It’s rare in this job that you find yourself personally caught up in the issues that Chemistry World covers. But in February last year, we learned that per- and poly-fluoroalkyl substances (PFAS) had been found at above the recommended levels in the drinking water of villages just next door to where my family and I live. Regular readers will be familiar with PFAS – they’re extremely valuable chemicals used to manufacture everything from medicines and waterproof clothing to non-stick cookware. Unfortunately, they’re also extremely persistent in the environment and we’re learning that they are connected to a wide range of health problems even at very low levels.

In my case, the elevated levels of PFAS were a result of historic pollution at Duxford airfield in Cambridgeshire (now a site of the Imperial War Museum) – it’s a common problem at airbases and other military sites where firefighting foams containing perfluorooctanesulfonic acid (PFOS) are frequently used. The fluoropolymer seeped into the local aquifer and has remained there ever since, refusing to budge. The contamination is a known issue, and one that is managed by mixing the water with uncontaminated water from another source to reduce levels of PFOS to less than 100ng/l, in line with Drinking Water Inspectorate (DWI) regulations and also World Health Organization provisional guidelines. However, due to blending problems in 2021 in some cases levels of PFOS rose to four times the regulatory limit over a six month period, the DWI’s investigation found.

The issue my local community faces with PFAS pollution is a microcosm of what large parts of the UK – and the world – must now contend with. Consequently, the Royal Society of Chemistry has just launched a campaign to get the government to act on PFAS. It’s calling for tougher limits on PFAS in drinking water – down to 10ng/l for individual PFAS and 100ng/l for a mixture of them. There’s also a map of hotspots of PFAS contamination in the UK (highs of 3690ng/l at Duxford’s water treatment plant in case you’re wondering).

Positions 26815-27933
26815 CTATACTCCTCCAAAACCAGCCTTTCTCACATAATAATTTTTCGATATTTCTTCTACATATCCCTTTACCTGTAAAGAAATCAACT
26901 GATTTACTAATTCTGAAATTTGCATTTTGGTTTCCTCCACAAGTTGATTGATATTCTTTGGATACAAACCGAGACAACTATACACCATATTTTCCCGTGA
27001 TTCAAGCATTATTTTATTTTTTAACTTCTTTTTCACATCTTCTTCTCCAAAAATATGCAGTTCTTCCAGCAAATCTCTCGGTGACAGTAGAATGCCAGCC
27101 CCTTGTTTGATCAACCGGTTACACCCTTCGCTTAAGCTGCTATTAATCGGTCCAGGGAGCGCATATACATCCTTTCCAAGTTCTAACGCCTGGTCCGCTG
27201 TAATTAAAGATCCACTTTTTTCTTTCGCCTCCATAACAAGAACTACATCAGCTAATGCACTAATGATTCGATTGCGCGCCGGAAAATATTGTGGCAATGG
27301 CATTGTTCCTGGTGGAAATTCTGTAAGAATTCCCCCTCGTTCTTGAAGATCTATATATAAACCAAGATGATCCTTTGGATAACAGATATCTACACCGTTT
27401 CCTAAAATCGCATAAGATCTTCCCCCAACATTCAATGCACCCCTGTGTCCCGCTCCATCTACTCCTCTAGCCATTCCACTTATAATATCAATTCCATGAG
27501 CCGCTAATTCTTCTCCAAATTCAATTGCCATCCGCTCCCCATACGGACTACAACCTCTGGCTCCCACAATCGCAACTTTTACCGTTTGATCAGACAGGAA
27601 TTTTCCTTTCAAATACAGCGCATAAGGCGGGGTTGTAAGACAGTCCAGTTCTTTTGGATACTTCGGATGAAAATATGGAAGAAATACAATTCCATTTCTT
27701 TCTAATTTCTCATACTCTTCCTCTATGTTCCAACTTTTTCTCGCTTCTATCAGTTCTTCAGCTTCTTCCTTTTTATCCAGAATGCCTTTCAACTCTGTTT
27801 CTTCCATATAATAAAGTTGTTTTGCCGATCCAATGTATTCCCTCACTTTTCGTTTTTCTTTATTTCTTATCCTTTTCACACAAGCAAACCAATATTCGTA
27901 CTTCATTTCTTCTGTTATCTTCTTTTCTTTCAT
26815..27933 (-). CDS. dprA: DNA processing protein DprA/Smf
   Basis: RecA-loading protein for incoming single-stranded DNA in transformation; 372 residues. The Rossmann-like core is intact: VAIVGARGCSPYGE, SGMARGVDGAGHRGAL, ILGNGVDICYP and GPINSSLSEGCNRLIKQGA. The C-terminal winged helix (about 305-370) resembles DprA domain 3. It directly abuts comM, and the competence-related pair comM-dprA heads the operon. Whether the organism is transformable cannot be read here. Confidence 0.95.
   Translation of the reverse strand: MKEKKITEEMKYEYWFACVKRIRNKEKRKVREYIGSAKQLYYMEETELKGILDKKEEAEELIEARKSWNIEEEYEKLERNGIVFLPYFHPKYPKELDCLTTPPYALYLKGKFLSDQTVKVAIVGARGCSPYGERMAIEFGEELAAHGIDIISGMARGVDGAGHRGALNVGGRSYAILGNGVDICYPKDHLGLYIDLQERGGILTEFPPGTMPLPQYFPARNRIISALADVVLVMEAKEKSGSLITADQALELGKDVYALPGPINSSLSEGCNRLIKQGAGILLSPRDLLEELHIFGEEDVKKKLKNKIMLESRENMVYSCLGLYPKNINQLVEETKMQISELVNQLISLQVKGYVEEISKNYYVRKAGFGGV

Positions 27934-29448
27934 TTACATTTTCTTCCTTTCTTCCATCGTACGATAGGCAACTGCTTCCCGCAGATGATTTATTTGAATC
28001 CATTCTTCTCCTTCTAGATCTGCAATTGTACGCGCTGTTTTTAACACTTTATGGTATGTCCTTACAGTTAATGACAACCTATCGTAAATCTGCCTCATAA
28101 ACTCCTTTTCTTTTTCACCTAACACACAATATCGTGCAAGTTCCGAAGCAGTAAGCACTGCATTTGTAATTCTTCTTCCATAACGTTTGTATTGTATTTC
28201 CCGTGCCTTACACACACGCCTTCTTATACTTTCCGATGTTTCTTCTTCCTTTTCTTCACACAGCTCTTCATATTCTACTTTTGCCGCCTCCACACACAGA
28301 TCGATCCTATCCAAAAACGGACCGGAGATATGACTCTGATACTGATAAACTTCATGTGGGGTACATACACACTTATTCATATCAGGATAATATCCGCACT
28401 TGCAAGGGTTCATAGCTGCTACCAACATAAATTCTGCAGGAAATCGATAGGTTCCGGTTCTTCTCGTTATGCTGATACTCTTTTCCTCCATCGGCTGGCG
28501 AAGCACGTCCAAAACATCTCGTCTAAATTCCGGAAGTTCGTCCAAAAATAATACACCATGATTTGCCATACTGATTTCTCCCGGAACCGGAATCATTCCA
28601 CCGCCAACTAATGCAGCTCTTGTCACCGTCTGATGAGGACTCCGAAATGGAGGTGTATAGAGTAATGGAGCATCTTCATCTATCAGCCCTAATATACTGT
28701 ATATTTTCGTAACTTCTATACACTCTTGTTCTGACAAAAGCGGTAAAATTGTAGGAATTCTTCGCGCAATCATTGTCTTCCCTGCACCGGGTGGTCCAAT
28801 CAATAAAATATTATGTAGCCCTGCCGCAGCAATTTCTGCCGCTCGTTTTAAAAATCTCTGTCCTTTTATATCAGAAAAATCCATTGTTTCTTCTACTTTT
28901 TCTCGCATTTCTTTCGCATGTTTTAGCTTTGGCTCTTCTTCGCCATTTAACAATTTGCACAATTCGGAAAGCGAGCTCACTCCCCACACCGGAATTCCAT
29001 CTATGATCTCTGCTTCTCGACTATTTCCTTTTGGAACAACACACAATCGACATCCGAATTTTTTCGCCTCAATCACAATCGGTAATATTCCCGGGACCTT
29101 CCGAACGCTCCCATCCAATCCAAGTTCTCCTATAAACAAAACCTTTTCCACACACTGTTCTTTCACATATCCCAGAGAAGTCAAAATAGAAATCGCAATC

The problem of PFAS is huge and multi-faceted. These compounds help to keep a high-tech economy lubricated and flowing freely. Replacing them is a massive chemical challenge and efforts to tackle it are still in their infancy. But despite their usefulness we, as a society, must face up to their environmental impact, as we did with other persistent organic pollutants. Their future uses must be limited – legislative efforts are already gathering to outlaw them in many jurisdictions around the world. In the meantime, we’re left with a big clean-up operation. One report estimates that retrofitting just UK wastewater plants to deal with PFAS would cost £21 billion. Tackling PFAS is now a job for every level of government, industry and civic society. Time to get started.